Friday 11th December 2020 | MIKE SMITH
This is the latest information on the status of the health situation in Xàbia, the Marina Alta, the Comunidad Valenciana and across Spain.
For more information, please refer to the links given at the bottom of the page as our report is based on the official figures given in these sources.
Xàbia has recorded 13 new infections confirmed by PCR test since the last update with the total number of infections rising to 273 since the crisis began. The 14-day cumulative rate (IA) has risen, now standing at 126.79 new infections per 100,000 inhabitants. The death toll remains at 3.
A new outbreak was recorded in Xàbia this week, one of 62 recorded across the Comunidad Valenciana. It affects 5 people and is of work origin. No further details have been made available.
The Dénia Health Authority, which covers the Marina Alta region, which comes under the umbrella of the Alcoi Health Authority), has recorded 64 new infections since the last update, bringing the total to 2,156 positive cases* since the crisis began.
The 14-day IA rate has risen to 110.05 new infections per 100,000 inhabitants and it has been rising since the end of November. The rate remains one of the lowest rate in the whole Comunidad Valenciana, after La Marina Baixa (105.23) and Torrevieja (69.28).
The death toll in the Marina Alta remains at 38.
The 64 new infections have been recorded in the following municipalities:
- Calp – 17
- Dénia – 16
- Xàbia – 13
- Pedreguer – 5
- Pego – 5
- El Vergel – 2
- Ondara – 2
- Teulada – 2
- Gata de Gorgos – 1
- Llíber – 1
* This update for Dénia includes La Vall d’Alcalà which appears to have been re-added to the health authority, despite previously falling within the scope of Alcoi. This skews the data slightly as a direct addition makes 65 new infections but the individual municipality count makes 64. Hopefully the data will correct itself at the next update due on Tuesday 15th December.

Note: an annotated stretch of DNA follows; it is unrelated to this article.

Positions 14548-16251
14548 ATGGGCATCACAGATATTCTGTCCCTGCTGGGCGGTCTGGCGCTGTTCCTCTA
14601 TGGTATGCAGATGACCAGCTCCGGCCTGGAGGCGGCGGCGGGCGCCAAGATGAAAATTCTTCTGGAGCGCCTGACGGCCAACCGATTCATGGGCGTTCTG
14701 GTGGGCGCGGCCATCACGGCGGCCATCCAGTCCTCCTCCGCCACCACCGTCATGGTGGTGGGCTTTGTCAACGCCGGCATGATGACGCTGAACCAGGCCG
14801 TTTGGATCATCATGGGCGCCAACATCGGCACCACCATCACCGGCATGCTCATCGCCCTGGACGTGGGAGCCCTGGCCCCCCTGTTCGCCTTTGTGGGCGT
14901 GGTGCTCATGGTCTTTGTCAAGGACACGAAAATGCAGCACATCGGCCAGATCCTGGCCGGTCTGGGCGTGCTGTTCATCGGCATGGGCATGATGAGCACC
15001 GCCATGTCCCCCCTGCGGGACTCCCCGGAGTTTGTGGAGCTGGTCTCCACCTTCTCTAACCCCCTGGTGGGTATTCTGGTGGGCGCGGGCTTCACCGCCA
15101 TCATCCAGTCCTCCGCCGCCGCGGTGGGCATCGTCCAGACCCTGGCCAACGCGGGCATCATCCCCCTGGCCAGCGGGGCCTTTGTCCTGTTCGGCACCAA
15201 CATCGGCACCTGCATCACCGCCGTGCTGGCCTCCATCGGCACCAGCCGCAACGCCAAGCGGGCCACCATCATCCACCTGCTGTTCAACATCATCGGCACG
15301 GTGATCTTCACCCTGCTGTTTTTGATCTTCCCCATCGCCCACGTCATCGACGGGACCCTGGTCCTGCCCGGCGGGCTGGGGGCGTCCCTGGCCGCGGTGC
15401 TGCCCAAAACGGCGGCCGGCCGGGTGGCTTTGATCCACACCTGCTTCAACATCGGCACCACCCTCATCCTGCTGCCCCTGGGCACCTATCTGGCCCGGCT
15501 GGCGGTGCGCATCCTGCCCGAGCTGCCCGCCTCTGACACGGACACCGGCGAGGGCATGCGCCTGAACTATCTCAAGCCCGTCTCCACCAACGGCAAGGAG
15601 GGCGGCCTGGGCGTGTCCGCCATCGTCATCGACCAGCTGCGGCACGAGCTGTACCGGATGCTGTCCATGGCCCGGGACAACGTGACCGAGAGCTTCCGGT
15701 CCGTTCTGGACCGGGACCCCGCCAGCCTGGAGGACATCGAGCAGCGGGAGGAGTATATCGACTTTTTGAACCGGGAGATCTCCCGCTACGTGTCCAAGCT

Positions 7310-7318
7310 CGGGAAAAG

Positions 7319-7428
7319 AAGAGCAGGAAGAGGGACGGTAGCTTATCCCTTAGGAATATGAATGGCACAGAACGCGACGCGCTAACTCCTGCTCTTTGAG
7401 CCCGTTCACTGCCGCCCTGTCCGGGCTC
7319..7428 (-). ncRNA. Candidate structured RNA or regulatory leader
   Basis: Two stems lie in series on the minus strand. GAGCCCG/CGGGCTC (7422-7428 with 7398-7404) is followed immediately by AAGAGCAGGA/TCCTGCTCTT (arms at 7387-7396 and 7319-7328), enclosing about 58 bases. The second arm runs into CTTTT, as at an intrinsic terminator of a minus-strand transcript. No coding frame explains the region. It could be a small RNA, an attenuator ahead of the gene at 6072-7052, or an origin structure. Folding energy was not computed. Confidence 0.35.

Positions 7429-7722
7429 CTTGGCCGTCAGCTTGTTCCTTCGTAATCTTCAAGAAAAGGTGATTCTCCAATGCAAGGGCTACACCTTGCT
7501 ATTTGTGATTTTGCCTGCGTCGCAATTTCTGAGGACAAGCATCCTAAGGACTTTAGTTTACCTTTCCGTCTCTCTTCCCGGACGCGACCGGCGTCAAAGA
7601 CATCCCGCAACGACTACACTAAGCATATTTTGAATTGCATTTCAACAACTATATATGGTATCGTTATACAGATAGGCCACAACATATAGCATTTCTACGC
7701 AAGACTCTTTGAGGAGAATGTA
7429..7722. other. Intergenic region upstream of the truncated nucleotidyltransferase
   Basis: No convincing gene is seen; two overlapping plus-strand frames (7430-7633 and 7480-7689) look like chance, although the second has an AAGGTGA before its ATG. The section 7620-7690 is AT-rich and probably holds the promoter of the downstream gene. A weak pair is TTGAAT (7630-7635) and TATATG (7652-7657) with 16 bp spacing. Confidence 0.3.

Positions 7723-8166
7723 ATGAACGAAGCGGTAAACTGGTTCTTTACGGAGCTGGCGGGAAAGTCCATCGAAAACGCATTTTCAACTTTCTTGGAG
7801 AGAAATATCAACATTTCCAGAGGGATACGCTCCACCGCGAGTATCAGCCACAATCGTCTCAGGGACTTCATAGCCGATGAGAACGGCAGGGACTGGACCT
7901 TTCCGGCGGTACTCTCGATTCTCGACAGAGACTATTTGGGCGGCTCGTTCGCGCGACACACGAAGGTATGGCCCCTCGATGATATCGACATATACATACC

The data for the Comunidad Valenciana confirms that the region still has the highest COVID-19 positivity rate* in the country – 13.58% – which is more than double the national average. However, the figure has generally been falling in the region since it topped out at more than 18.3% on November 12th which means that fewer positive cases are being found by testing.
A general improvement is also reflected in the 14-day IA rate for the region which has dropped to 199.15 new infections per 100,000 inhabitants., dropping below the 200 mark for the first time late October.
Regional Health Minister Ana Barceló has called on the population of the region to be careful and comply with all the measures that have been put in place for the festive period. “We want to have many more Christmases together, we do not want them to be the last for some people,” she said, warning that her department would not hesitate to modify the restrictions if the situation worsens when the figures for the December puente weekend are available next week. “If the situation changes, I will not hesitate to modify the measures already approved. The important thing is that we continue to maintain the drop in figures. If we find ourselves with an abrupt rise in the number of infections, we will have to adopt measures “.
* The positivity rate refers to the percentage of all COVID-19 tests carried out which have come back positive. A high figure means that it doesn’t take many tests to come across a positive result.
The 14-day IA rate is now officially in a “downward trend” and stands at 188.72 new infections in 14 days per 100,000 inhabitants, the lowest it has been since the end of August. However, the country is still a long way from reaching the government’s goal of just 50 per 100,000, and there are concerns that the Christmas season will lead to a new rise in cases and possibly even a third wave of infections. Fernando Simón, director of the government’s Coordination Centre for Health Alerts (CCAES), warned that “We cannot allow ourselves to relax”.
UK removes the Canary Island from travel corridor list
From 4.00am on Saturday 12th December, travellers arriving in the UK from the Canary Islands will need to self-isolate for two weeks after concerns about rising cases and positive tests in the archipelago. However, in a new initiative to be launched by the UK next week, that isolation may be reduced if a private coronavirus test is carried out at the individual’s own cost.